GTPulse: Traverse City Couple Hopeful for Healing 100 Days After Stem Cell Therapy

Love conquers all in the movies, especially when it involves young love. Nate and Caroline Silveus are a picturesque young, married couple, aglow with a prospective future full of happiness and adventure. Nothing will stand in their way from enjoying a beautiful life, including Nate’s battle with leukemia.

Theirs is a love story as old as time. I’m partial to stories where the couple grew up together. My parents lived down the block from one another, so did my great grandparents. Nate and Caroline met in their hometown of Constantine, MI, a village of just over 2,000 on the border of Michigan and Indiana. 

They grew up as best friends, and in the last few weeks before parting ways to college six hours apart, began dating.

They stuck together for three years apart while in college. Nate was living in T

raverse City and attending Northwestern Michigan College’s Aviation school. Being a pilot had been a dream of his since childhood when his church was visited by a missionary pilot who talked of the ways that he served people around the world. 

Summer of 2018, after being a student for two years Nate was offered a job at the school as a flight instructor. He was excited and honored to work alongside those who had supported him while he was a student. The year after Caroline moved to Traverse City to be with him.

“Nate moved to Traverse City for school, and I moved there in 2019. We had been long distance for 3 years at that point, and we were beyond excited to finally be together in such a fun city,” Caroline said.

They got engaged, Nate had a job that he loved, and everything was coming together. 2019, felt like a precursor to a wonderful new decade. As we’ve learned, the start of this new decade has been anything but. Nate and Caroline were impacted right from the jump.

“Nate was diagnosed with leukemia in February of this year,” Caroline said. “He had been sick off and on through December and January, and heading into February we thought he had the flu. I took him to urgent care in Traverse City for a second time, a week or so after they diagnosed him with the flu. They did bloodwork around 4:30 pm and told him he would get a call in the next few days, but at 12:30 that night he woke up to 3 missed calls from the hospital. I drove him to Munson and about an hour later we were in an ambulance, heading to Spectrum in Grand Rapids with a leukemia diagnosis. He was admitted and we stayed there for 28 days. We’re so grateful for the timing, as the hospital cut off visitors due to covid just days after he was discharged.”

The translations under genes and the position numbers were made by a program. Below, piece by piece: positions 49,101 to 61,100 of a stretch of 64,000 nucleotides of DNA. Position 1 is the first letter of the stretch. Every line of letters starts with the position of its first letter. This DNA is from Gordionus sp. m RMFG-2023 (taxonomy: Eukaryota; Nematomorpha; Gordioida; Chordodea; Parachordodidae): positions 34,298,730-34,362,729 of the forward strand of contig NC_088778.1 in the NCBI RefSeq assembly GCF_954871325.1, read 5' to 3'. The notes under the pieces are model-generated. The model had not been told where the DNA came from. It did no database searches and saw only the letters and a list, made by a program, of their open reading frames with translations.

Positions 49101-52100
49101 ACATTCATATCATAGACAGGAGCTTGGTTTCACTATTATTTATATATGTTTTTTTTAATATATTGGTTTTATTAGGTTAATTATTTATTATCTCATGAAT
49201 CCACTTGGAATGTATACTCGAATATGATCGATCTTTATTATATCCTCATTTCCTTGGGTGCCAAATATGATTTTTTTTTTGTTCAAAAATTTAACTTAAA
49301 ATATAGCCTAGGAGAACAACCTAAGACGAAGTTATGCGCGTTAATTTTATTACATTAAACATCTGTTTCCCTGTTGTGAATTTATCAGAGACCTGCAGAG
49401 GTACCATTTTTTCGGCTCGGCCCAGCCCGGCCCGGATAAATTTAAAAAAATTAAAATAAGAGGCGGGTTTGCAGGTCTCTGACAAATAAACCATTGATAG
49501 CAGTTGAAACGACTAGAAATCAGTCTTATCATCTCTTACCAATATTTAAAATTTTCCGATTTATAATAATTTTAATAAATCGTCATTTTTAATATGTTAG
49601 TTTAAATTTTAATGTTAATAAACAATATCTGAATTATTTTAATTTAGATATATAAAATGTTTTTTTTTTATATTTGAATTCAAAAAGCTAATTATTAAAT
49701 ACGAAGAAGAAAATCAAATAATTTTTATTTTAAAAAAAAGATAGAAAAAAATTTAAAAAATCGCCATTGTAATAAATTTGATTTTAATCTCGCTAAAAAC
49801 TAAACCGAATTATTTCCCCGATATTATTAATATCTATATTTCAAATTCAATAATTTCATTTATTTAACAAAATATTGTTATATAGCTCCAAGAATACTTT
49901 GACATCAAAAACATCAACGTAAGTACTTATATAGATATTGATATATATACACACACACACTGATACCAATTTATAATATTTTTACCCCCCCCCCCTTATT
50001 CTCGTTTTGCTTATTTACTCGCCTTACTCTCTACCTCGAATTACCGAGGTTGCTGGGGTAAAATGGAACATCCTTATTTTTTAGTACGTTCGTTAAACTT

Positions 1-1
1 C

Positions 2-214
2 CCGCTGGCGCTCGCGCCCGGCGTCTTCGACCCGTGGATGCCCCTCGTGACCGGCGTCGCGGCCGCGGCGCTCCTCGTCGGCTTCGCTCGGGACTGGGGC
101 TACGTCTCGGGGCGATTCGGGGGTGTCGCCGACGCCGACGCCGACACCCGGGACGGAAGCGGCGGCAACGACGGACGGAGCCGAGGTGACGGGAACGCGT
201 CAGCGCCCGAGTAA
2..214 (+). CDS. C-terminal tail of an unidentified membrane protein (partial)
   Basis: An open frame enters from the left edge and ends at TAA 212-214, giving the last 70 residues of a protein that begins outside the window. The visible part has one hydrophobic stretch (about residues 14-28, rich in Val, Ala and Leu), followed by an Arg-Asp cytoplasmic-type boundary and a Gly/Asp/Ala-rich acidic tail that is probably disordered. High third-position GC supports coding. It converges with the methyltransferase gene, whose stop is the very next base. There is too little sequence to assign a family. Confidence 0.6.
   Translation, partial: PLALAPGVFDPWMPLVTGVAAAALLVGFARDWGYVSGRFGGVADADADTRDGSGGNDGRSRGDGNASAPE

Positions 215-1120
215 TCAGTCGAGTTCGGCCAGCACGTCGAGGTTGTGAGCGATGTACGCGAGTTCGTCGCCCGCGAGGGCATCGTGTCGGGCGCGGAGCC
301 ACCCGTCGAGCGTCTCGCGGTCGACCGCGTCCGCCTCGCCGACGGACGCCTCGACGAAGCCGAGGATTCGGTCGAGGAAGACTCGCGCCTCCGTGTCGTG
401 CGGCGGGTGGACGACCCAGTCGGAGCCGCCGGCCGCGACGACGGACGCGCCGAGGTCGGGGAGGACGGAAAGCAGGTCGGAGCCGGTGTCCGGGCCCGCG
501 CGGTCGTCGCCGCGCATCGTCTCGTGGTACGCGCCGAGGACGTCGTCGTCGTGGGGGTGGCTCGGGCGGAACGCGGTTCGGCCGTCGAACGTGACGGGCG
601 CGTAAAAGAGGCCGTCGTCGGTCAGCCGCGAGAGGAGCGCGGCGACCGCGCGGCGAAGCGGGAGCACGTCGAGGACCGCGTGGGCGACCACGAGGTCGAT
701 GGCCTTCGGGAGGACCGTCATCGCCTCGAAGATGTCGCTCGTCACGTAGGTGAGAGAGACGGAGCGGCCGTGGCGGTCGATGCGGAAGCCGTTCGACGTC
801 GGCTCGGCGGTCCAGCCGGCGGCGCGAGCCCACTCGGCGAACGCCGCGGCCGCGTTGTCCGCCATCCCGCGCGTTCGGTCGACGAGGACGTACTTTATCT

It had all happened so fast that the only word Nate could use to describe the feeling was “shock.” The scary prognosis clouded life’s trail that stretched before them with uncertainty. There were so many unanswered questions hanging in the air.

“Driving to the hospital that night, we prayed together the entire drive, but neither of us could really find words. We went from the flu to a cancer diagnosis in just seconds. The first 48 hours after his diagnosis are still such a blur for both of us; there’s not much either of us can really remember. Even now, it hits us from time to time all that he has been through this year and hurts just as much as the news did that first night.”

Four days later he began a rigorous schedule of chemotherapy. The treatment exhausted his mind and body, but Caroline stood by his side to care for him. She shaved her head in solidarity with him and has proven to be a tireless cheerleader throughout the process, including, a stem cell transplant.

Chemotherapy has side effects on the body that make it impossible to use at very high doses, one of those effects being that it can severely damage bone marrow. A stem cell transplant, otherwise known as a bone marrow transplant, can be used to administer higher amounts of chemotherapy. Nate and Caroline are happy to report that he has just passed his 100-day milestone since undergoing a stem cell with cells provided by his older sister Andrea Silveus.

“Day 100 is a huge milestone, as it marks when the time for the greatest risk of critical graft-vs-host disease [GVHD] has passed. Typically, patients are home long before their day 100 mark. The average hospital stay for a stem cell transplant is about 4-6 weeks, but since Nate has experienced so many complications, we’ve been in the hospital for over 4 months.”

100 days is a turning point for many SCT recipients because they’re at a lowered risk for side effects at that point, and the stem cells have begun production on making new cells. It’s been a long year for both of them. Caroline has been living at the hospital with Nate, and with each day past the 100 mark strengthening hope and Nate’s body, they’re grateful for their faith and each other. Although they don’t know what comes next, they are hopeful for more exciting improvement, and to be home by Christmas. 

“We both have our days and moments where we’re overwhelmed and sad and angry, but having each other to lean on and talk through it all with is helpful beyond words,” Caroline said. The support from our friends, family, and community has been overwhelming, as well, in the best ways. Ultimately, we’ve truly given this all to God. We know He is in control and he is working to heal Nate and working through his medical team. We keep praying and looking for even tiny blessings throughout all of this, and He continues to show His faithfulness! We believe and trust healing is coming.”

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Categories: GTPulse